35. 35. 7-357-64 Steam expands in an adiabatic turbine. Steam leaves the turbine at two different pressures. Theprocess is to be sketched on a T-s diagram and the work done by the steam per unit mass of the steam at theinlet are to be determined.Assumptions 1 The kinetic and potential energy changes are negligible. P1 = 6 MPaAnalysis (b) From the steam tables (Tables A-4 through A-6), T1 = 500°CT1 = 500°C ⎫ h1 = 3423.1 kJ/kg P2 = 1 MPa ⎫ ⎬ ⎬h2 s = 2921.3 kJ/kgP = 6 MPa ⎭ s1 = 6.8826 kJ/kg ⋅ K 1 s2 = s1 ⎭ TurbineP3 = 10 kPa ⎫h3s = 2179.6 kJ/kg ⎬s3 = s1 ⎭ x3s = 0.831A mass balance on the control volume gives P2 = 1 MPa P3 = 10 kPa m 2 = 0.1m1 & &m1 = m 2 + m3 where& & & m3 = 0.9m1 & & SteamIAPWSWe take the turbine as the system, which is 700a control volume. The energy balance for 600this steady-flow system can be expressed in 1the rate form as 500 & & Ein = Eout 400 T [°C] & m1h1 = Ws ,out + m2 h2 + m3h3 & & & 300 6000 kPa 2 200 & m1h1 = Ws ,out + 0.1m1h2 + 0.9m1h3 & & & 1000 kPa 100 3or 0 10 kPa 0.0 1.1 2.2 3.3 4.4 5.5 6.6 7.7 8.8 9.9 11.0 h1 = ws ,out + 0.1h2 + 0.9h3 s [kJ/kg-K] ws ,out = h1 − 0.1h2 − 0.9h3 = 3423.1 − (0.1)(2921.3) − (0.9)(2179.6) = 1169.3 kJ/kgThe actual work output per unit mass of steam at the inlet is wout = ηT ws ,out = (0.85)(1169.3 kJ/kg ) = 993.9 kJ/kgPROPRIETARY MATERIAL. © 2008 The McGraw-Hill Companies, Inc. Limited distribution permitted only to teachers andeducators for course preparation. If you are a student using this Manual, you are using it without permission.
  36. 36. 7-367-65E An insulated rigid can initially contains R-134a at a specified state. A crack develops, andrefrigerant escapes slowly. The final mass in the can is to be determined when the pressure inside drops toa specified value. Assumptions 1 The can is well-insulated and thus heat transfer is negligible. 2 The refrigerant thatremains in the can underwent a reversible adiabatic process.Analysis Noting that for a reversible adiabatic (i.e., isentropic)process, s1 = s2, the properties of the refrigerant in the can are(Tables A-11E through A-13E) R-134P1 = 140 psia ⎫ 140 psia ⎬ s1 ≅ s f @ 70°F = 0.07306 Btu/lbm ⋅ RT1 = 70°F ⎭ 70°F Leak s2 − s f 0.07306 − 0.02605P2 = 20 psia ⎫ x2 = = = 0.2355 ⎬ s fg 0.19962s 2 = s1 ⎭ v = v + x v = 0.01182 + (0.2355)(2.2772 − 0.01182) = 0.5453 ft 3 /lbm 2 f 2 fgThus the final mass of the refrigerant in the can is V 1.2 ft 3 m= = = 2.201 lbm v 2 0.5453 ft 3 /lbmPROPRIETARY MATERIAL. © 2008 The McGraw-Hill Companies, Inc. Limited distribution permitted only to teachers andeducators for course preparation. If you are a student using this Manual, you are using it without permission.
  37. 37. 7-37Entropy Change of Incompressible Substances7-66C No, because entropy is not a conserved property.7-67 A hot copper block is dropped into water in an insulated tank. The final equilibrium temperature ofthe tank and the total entropy change are to be determined.Assumptions 1 Both the water and the copper block are incompressible substances with constant specificheats at room temperature. 2 The system is stationary and thus the kinetic and potential energies arenegligible. 3 The tank is well-insulated and thus there is no heat transfer.Properties The density and specific heat of water at 25°C are ρ = 997 kg/m3 and cp = 4.18 kJ/kg.°C. Thespecific heat of copper at 27°C is cp = 0.386 kJ/kg.°C (Table A-3).Analysis We take the entire contents of the tank, water + copper block, as the system. This is a closedsystem since no mass crosses the system boundary during the process. The energy balance for this systemcan be expressed as Ein − Eout = ΔEsystem 1 24 4 3 123 4 4 Net energy transfer Change in internal, kinetic, WATER by heat, work, and mass potential, etc. energies 0 = ΔU Copperor, 50 kg ΔU Cu + ΔU water = 0 120 L [mc(T2 − T1 )]Cu + [mc(T2 − T1 )]water = 0where mwater = ρV = (997 kg/m 3 )(0.120 m 3 ) = 119.6 kgUsing specific heat values for copper and liquid water at room temperature and substituting, (50 kg)(0.386 kJ/kg ⋅ °C)(T2 − 80)°C + (119.6 kg)(4.18 kJ/kg ⋅ °C)(T2 − 25)°C = 0 T2 = 27.0°CThe entropy generated during this process is determined from ⎛T ⎞ ⎛ 300.0 K ⎞ ΔScopper = mcavg ln⎜ 2 ⎟ = (50 kg )(0.386 kJ/kg ⋅ K ) ln⎜ ⎜T ⎟ ⎜ 353 K ⎟ = −3.140 kJ/K ⎟ ⎝ 1⎠ ⎝ ⎠ ⎛T ⎞ ⎛ 300.0 K ⎞ ΔS water = mcavg ln⎜ 2 ⎟ = (119.6 kg )(4.18 kJ/kg ⋅ K ) ln⎜ ⎜T ⎟ ⎜ 298 K ⎟ = 3.344 kJ/K ⎟ ⎝ 1⎠ ⎝ ⎠Thus, ΔS total = ΔScopper + ΔS water = −3.140 + 3.344 = 0.204 kJ/KPROPRIETARY MATERIAL. © 2008 The McGraw-Hill Companies, Inc. Limited distribution permitted only to teachers andeducators for course preparation. If you are a student using this Manual, you are using it without permission.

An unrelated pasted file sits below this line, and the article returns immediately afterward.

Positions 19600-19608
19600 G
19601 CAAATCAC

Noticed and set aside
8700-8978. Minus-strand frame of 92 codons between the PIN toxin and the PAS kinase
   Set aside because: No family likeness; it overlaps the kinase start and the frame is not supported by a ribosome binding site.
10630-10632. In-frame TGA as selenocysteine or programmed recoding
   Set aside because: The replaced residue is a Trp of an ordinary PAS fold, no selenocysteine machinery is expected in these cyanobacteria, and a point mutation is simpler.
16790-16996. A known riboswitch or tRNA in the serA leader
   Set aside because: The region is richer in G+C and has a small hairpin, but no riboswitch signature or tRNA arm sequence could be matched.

38. 38. 7-387-68 Computer chips are cooled by placing them in saturated liquid R-134a. The entropy changes of thechips, R-134a, and the entire system are to be determined.Assumptions 1 The system is stationary and thus the kinetic and potential energy changes are zero. 2 Thereare no work interactions involved. 3 There is no heat transfer between the system and the surroundings.Analysis (a) The energy balance for this system can be expressed as E in − E out = ΔE system 1 24 4 3 1 24 4 3 Net energy transfer Change in internal, kinetic, by heat, work, and mass potential, etc. energies 0 = ΔU = [m(u 2 − u1 )]chips + [m(u 2 − u1 )]R -134a [m(u1 − u 2 )]chips = [m(u 2 − u1 )]R -134aThe heat released by the chips is Qchips = mc(T1 − T2 ) = (0.010 kg)(0.3 kJ/kg ⋅ K)[20 − (−40)] K = 0.18 kJThe mass of the refrigerant vaporized during this heat exchange process is Q R −134a Q R −134a 0.18 kJ m g,2 = = = = 0.0008679 kg ug −u f u fg @ − 40°C 207.40 kJ/kgOnly a small fraction of R-134a is vaporized during the process. Therefore, the temperature of R-134aremains constant during the process. The change in the entropy of the R-134a is (at -40°F from Table A-11) ΔS R −134a = m g , 2 s g , 2 + m f ,2 s f , 2 − m f ,1 s f ,1 = (0.0008679)(0.96866) + (0.005 − 0.0008679)(0) − (0.005)(0) = 0.000841 kJ/K(b) The entropy change of the chips is T2 (−40 + 273)K ΔS chips = mc ln = (0.010 kg)(0.3 kJ/kg ⋅ K)ln = −0.000687 kJ/K T1 (20 + 273)K(c) The total entropy change is ΔS total = S gen = ΔS R -134a + ΔS chips = 0.000841 + (−0.000687) = 0.000154 kJ/KThe positive result for the total entropy change (i.e., entropy generation) indicates that this process ispossible.PROPRIETARY MATERIAL. © 2008 The McGraw-Hill Companies, Inc. Limited distribution permitted only to teachers andeducators for course preparation. If you are a student using this Manual, you are using it without permission.